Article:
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Band gap - violation of principle of least energy?

  1. Feb 7, 2010 #1
    How does the band gap not violate the principle of least energy? Surely the most favourable states are those with minimum available energy - but there is a gap!
     
  2. jcsd
  3. Feb 7, 2010 #2

    ZapperZ

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    This is a bit puzzling. Why would the existence of a band gap violate principle of least energy? Even if there's no band gap, there are still electrons not in the "lowest" energy state, because those states are filled. That's why you have a Fermi level. So why would there be any problem when there's a band gap?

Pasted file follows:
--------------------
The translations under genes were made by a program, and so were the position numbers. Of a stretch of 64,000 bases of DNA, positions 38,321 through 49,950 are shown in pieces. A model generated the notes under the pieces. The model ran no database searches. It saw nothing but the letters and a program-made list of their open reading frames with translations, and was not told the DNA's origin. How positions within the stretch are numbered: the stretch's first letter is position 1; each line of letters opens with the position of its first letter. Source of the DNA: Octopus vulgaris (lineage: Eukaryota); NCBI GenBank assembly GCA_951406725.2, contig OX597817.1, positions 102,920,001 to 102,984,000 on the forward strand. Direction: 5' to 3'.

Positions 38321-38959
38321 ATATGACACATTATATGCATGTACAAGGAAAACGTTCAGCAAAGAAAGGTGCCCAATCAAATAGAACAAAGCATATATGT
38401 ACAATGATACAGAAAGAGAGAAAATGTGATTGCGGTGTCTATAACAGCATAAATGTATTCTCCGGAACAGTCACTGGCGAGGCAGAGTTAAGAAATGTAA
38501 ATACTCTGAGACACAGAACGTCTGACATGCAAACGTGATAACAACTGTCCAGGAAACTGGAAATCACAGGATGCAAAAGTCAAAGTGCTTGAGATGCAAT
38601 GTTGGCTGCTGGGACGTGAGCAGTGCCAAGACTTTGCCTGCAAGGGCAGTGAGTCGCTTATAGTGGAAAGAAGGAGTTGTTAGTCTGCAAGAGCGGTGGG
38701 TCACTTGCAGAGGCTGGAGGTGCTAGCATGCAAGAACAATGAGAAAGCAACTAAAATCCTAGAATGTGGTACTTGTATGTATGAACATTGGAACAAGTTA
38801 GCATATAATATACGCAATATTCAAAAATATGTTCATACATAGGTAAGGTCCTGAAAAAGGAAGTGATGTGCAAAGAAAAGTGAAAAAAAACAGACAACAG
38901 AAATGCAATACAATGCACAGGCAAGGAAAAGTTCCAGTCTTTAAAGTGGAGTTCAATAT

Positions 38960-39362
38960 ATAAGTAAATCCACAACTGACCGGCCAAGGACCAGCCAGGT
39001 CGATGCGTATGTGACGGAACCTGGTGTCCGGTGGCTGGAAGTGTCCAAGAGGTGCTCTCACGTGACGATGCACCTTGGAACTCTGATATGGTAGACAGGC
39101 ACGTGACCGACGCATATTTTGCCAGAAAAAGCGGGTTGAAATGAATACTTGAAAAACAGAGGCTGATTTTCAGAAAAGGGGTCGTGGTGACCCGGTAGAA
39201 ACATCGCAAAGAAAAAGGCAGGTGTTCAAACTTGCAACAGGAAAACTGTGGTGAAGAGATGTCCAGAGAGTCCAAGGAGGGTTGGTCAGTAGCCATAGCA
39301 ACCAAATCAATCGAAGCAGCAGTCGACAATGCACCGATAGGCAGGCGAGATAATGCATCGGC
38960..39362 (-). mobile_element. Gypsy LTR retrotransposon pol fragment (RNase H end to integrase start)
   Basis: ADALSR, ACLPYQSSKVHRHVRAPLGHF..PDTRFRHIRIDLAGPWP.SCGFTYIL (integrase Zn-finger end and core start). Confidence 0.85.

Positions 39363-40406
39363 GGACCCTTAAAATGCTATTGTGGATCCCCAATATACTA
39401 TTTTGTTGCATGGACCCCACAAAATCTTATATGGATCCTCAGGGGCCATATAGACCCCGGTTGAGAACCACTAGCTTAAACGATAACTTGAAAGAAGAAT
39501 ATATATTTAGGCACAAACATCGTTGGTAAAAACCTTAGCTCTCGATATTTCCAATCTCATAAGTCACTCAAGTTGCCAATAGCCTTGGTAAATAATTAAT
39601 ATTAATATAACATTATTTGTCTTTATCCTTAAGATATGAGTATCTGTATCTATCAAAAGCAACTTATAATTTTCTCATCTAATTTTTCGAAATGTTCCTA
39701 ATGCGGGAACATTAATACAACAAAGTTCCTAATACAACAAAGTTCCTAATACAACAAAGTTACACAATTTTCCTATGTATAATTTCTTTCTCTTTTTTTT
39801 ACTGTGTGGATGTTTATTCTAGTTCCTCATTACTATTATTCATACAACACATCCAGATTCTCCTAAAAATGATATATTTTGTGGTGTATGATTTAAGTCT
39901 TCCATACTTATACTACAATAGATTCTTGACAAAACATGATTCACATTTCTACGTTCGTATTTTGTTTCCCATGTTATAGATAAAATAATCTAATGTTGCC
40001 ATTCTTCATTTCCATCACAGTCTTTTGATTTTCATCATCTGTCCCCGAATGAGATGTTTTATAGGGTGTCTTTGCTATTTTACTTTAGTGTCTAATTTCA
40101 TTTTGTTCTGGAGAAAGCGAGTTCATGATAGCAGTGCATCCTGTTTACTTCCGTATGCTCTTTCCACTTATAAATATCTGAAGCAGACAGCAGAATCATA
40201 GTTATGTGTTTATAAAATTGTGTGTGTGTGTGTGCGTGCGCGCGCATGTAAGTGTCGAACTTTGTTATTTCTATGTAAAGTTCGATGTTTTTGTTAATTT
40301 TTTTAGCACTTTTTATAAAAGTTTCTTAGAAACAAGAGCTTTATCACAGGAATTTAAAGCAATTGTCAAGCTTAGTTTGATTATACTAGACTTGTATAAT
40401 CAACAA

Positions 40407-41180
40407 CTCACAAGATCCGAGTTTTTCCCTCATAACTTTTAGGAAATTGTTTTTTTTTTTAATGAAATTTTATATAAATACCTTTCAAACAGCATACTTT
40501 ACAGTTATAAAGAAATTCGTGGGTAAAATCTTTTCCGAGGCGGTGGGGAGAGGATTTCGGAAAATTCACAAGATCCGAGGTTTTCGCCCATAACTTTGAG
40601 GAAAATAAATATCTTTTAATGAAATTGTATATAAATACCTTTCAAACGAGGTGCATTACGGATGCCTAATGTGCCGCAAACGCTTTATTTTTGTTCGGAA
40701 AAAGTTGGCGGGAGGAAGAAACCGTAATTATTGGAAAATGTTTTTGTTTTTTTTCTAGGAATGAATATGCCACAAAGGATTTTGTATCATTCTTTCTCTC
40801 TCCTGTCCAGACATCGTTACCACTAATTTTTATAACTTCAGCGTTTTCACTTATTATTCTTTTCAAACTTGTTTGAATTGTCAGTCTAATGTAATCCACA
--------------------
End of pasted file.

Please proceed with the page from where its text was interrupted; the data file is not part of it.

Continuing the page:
Zz.
     
  4. Feb 7, 2010 #3
    But the states in the band gap aren't filled?
     
  5. Feb 7, 2010 #4

    ZapperZ

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    There are NO states in the gap!. That, by definition, is what is meant as a "band gap"! There are no states in the single-particle density of states there!

    Zz.
     
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